Everyone knows that Washington D.C. is a historic city. But unbeknownst to most of the world, D.C.’s history extends far beyond the monuments and museums around the National Mall and the Tidal Basin.
Looking south down 16th Street from Columbia Heights, toward the White House (further away then it looks) and the Jefferson Memorial.
Last Friday I went running through Meridian Hill Park — in Northwest D.C. between 15th, 16th, and Euclid Streets — and noticed how pretty it is. I decided to go back the next morning to take photos, and my friend Bob graciously agreed to accompany me (rising far earlier than his normal Saturday wake-up time) to provide some historic background on the park.
Cascading waterfall in Meridian Hill Park, a national historic landmark in Northwest Washington.
Bob is more knowledgeable about Washington D.C. than anyone else I know. He is a professional tour guide and, as I mentioned in a previous post, writes a D.C. blog called Historic District. (Bob wrote a parallel post about our Saturday adventures, which includes more historical context than my post does. Check it out.)
Bob, aka Historic District (he also answers to the name “History Bitch”), with his buddy Abe Lincoln at Lincoln’s Cottage. Lincoln’s Cottage is another best-kept secret in Northwest D.C. — a subject for another blog post.
Note: Bob’s partner Tim is camera-shy, but I’d just like to say that he is wonderful too. He deserves the credit for getting Bob up on Saturday morning and driving us to the park.
Meridian Hill Park was built in the early 20th century, along what was once considered to be America’s prime meridian. (The American government eventually gave up and accepted that the world’s prime meridian is in Greenwich, England.) The park is anchored by four historic statues, depicting President James Buchanan, Dante, Joan of Arc, and “Serenity”.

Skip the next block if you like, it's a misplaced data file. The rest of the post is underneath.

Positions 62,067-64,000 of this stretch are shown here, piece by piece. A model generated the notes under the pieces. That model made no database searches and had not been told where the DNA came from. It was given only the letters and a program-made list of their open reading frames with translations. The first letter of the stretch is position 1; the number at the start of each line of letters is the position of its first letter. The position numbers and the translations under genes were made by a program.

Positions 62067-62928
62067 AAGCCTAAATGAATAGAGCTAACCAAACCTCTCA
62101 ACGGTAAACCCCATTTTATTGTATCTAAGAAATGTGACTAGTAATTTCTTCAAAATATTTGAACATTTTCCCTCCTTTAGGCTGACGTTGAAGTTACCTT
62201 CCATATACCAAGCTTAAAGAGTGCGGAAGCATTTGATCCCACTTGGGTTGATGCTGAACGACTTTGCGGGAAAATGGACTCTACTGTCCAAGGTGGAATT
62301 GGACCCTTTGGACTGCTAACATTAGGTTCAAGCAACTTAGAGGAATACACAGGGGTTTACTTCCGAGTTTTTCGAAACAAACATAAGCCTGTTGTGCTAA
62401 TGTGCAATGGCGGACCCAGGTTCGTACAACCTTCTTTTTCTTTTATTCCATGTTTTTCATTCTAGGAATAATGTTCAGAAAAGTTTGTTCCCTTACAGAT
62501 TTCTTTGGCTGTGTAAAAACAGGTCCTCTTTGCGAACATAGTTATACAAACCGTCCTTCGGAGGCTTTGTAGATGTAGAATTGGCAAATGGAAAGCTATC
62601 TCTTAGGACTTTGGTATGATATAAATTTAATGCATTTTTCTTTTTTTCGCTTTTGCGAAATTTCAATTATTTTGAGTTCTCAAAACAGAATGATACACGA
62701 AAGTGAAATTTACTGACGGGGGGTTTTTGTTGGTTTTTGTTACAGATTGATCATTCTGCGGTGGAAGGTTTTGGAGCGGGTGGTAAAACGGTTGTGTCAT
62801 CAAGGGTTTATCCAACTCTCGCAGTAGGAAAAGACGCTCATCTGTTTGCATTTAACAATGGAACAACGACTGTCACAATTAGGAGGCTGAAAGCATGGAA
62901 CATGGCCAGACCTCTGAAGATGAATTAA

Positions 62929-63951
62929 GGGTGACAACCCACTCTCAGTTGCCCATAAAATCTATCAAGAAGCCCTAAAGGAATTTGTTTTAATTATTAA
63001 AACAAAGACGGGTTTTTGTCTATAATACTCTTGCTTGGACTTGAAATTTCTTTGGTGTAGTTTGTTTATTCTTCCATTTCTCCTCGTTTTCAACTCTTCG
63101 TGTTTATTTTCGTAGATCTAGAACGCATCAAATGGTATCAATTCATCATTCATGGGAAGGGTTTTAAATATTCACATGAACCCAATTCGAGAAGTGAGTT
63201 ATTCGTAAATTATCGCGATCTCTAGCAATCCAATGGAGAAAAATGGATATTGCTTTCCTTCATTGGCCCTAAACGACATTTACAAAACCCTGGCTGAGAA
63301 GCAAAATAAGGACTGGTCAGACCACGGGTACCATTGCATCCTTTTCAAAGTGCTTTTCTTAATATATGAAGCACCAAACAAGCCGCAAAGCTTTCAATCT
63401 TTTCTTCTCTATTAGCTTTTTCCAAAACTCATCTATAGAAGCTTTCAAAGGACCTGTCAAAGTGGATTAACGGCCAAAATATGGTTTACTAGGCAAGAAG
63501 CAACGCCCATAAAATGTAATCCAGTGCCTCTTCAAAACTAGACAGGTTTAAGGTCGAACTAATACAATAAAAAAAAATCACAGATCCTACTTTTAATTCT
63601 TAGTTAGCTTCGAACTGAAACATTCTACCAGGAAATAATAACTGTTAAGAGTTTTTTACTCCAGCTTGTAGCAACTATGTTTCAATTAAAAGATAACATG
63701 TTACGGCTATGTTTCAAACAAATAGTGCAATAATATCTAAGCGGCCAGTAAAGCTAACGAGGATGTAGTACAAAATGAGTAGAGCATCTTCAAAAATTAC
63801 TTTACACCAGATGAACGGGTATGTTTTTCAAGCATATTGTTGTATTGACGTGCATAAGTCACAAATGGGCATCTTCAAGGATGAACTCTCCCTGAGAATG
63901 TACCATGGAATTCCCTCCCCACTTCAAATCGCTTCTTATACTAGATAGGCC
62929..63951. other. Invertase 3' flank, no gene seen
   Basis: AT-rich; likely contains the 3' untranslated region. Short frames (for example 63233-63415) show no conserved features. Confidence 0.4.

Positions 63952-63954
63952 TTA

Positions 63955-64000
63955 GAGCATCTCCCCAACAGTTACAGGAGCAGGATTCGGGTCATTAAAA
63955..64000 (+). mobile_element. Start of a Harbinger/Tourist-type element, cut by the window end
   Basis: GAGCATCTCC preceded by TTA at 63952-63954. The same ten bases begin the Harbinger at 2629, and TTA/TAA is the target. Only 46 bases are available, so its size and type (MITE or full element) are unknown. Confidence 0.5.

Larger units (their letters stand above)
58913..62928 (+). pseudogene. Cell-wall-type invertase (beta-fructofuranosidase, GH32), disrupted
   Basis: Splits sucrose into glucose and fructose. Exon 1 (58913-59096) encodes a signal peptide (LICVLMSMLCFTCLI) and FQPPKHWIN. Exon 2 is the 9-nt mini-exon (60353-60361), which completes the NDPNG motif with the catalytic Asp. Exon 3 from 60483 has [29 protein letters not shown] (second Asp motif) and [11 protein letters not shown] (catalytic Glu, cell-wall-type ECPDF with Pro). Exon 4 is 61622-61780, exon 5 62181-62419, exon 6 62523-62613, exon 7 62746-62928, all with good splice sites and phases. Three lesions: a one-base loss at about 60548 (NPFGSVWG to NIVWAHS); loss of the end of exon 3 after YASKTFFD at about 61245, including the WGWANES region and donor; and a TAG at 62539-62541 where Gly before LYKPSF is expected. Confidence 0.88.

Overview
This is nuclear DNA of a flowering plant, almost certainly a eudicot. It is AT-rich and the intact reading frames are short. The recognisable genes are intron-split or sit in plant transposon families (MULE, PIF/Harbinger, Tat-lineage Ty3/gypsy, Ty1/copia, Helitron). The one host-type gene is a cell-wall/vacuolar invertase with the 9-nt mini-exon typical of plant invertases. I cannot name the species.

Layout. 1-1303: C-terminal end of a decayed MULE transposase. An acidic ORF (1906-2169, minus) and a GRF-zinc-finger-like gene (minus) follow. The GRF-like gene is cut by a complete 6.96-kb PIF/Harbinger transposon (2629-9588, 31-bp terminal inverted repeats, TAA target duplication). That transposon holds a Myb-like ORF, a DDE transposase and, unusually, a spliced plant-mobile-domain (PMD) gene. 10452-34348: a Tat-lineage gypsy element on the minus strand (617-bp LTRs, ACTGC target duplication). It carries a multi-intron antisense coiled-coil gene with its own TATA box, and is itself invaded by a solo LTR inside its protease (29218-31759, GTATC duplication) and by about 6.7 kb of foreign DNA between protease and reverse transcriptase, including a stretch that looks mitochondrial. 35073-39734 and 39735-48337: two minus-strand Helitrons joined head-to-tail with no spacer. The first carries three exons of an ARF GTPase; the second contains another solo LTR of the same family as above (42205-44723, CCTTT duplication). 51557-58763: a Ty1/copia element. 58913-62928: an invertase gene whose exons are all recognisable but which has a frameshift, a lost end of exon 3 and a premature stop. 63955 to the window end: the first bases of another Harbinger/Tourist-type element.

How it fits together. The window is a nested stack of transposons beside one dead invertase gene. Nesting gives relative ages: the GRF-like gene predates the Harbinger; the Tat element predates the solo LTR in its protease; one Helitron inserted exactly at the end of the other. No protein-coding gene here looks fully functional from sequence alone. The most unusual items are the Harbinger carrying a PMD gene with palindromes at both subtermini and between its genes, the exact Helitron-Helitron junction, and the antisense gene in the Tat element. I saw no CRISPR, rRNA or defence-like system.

James Buchanan, believed by many to be America’s first gay president.
Joan of Arc. This is my favorite statue in the park.
It was the Serenity statue that motivated me to go back and take photos at Meridian Hill in the first place. I’ve been on a quest for serenity lately so the statue caught my eye when I jogged past it on Friday.
The Serenity statue has a very interesting history, which you can read about in Historic District. But the main gist of the story is that Serenity’s life has not been at all serene. She has been vandalized and defaced repeatedly since she was created in 1925, and her appearance today reflects that abuse.
Poor Serenity. She has several cracks and is missing a hand, a nose, and various other appendages. As recently as this past April, Serenity was vandalized with black and red paint. Her empty eye sockets freak me out.
As we commiserated over Serenity’s misfortune, Bob’s face suddenly lit up. He remembered another statue he wanted to take me to see.
A couple of hours later we headed to Rock Creek Cemetery, just north of D.C.’s Petworth neighborhood, in search of “Grief”.
A beautiful work of art hidden behind a hedge in an obscure D.C. cemetery. (By the way, Rock Creek Cemetery is nowhere near Rock Creek Park.) The statue was created by sculptor Augustus Saint-Gaudens.
Bob had been wanting to track down Grief — which is oddly hard to find — for a while, and Saturday turned out to be the day. The statue sits on the unmarked grave of Henry Adams (descendant of U.S. presidents John Adams and John Quincy Adams) and Henry’s wife Marian, whose nickname was Clover. Clover, one of America’s first female photographers, committed suicide in 1885 and Henry Adams commissioned this statue in her honor. (Again, read a more informative history of the statue in Historic District’s post.)
Grief isn’t the official name of the statue (I don’t think it has one), but I can see why people call it that.
I was moved by Grief. I feel like I get it.
Thank you, History Bitch, for taking me to find Serenity and Grief on a gloomy D.C. Saturday. The experience was strangely appropriate and I couldn’t have had it with anyone but you. I’m lucky to have you as my friend.